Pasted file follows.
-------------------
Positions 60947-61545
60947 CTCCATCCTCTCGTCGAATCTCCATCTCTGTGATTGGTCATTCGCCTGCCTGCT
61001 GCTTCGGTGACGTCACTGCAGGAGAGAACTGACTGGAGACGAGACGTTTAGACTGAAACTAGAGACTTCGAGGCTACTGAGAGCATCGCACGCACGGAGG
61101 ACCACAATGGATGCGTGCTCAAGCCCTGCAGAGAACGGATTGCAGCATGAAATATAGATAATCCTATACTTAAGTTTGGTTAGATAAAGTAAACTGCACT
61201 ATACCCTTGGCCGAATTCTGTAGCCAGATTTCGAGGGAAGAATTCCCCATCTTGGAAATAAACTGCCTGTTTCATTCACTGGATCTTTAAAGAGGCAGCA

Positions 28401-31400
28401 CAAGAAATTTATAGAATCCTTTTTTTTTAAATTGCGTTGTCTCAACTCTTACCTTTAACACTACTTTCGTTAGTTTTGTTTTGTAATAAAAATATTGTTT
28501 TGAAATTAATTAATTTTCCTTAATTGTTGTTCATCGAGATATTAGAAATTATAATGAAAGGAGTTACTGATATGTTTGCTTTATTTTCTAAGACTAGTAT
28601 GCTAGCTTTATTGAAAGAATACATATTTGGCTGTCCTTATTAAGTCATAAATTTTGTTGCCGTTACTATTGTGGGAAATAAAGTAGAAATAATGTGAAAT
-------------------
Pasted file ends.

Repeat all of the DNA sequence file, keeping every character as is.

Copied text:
Positions 60947-61545
60947 CTCCATCCTCTCGTCGAATCTCCATCTCTGTGATTGGTCATTCGCCTGCCTGCT
61001 GCTTCGGTGACGTCACTGCAGGAGAGAACTGACTGGAGACGAGACGTTTAGACTGAAACTAGAGACTTCGAGGCTACTGAGAGCATCGCACGCACGGAGG
61101 ACCACAATGGATGCGTGCTCAAGCCCTGCAGAGAACGGATTGCAGCATGAAATATAGATAATCCTATACTTAAGTTTGGTTAGATAAAGTAAACTGCACT
61201 ATACCCTTGGCCGAATTCTGTAGCCAGATTTCGAGGGAAGAATTCCCCATCTTGGAAATAAACTGCCTGTTTCATTCACTGGATCTTTAAAGAGGCAGCA

Positions 28401-31400
28401 CAAGAAATTTATAGAATCCTTTTTTTTTAAATTGCGTTGTCTCAACTCTTACCTTTAACACTACTTTCGTTAGTTTTGTTTTGTAATAAAAATATTGTTT
28501 TGAAATTAATTAATTTTCCTTAATTGTTGTTCATCGAGATATTAGAAATTATAATGAAAGGAGTTACTGATATGTTTGCTTTATTTTCTAAGACTAGTAT
28601 GCTAGCTTTATTGAAAGAATACATATTTGGCTGTCCTTATTAAGTCATAAATTTTGTTGCCGTTACTATTGTGGGAAATAAAGTAGAAATAATGTGAAAT